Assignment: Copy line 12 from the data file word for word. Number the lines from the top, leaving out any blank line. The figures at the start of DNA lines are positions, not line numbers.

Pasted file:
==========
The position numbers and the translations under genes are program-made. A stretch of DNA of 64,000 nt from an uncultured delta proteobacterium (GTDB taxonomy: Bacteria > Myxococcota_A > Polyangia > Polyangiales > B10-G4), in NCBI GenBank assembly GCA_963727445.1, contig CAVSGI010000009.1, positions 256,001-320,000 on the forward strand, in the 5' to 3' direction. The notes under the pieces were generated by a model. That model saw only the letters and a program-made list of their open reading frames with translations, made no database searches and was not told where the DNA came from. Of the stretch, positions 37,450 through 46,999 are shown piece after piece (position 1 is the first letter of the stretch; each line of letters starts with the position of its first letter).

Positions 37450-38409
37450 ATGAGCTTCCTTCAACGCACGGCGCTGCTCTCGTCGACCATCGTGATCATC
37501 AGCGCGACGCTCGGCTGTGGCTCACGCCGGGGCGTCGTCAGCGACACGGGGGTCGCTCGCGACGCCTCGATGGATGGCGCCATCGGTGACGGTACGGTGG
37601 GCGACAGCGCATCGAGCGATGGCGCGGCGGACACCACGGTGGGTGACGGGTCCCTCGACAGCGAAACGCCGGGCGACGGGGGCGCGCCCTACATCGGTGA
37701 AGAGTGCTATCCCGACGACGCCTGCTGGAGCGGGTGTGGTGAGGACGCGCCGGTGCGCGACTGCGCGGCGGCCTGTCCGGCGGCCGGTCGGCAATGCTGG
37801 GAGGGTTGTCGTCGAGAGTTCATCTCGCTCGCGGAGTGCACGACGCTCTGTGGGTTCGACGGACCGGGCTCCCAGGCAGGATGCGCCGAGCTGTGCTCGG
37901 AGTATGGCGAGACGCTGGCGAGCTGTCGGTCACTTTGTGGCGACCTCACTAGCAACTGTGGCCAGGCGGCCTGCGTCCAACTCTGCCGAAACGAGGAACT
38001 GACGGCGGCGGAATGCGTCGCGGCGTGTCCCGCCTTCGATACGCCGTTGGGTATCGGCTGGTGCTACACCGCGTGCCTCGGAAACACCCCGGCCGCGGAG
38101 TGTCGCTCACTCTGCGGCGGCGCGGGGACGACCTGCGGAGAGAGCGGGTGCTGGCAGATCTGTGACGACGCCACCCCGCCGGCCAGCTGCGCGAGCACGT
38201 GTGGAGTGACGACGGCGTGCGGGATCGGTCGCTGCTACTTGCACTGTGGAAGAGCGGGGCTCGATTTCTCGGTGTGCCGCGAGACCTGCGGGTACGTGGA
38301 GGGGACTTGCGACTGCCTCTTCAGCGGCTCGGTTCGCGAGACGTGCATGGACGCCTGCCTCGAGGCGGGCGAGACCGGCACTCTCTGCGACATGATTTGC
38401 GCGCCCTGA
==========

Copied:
38301 GGGGACTTGCGACTGCCTCTTCAGCGGCTCGGTTCGCGAGACGTGCATGGACGCCTGCCTCGAGGCGGGCGAGACCGGCACTCTCTGCGACATGATTTGC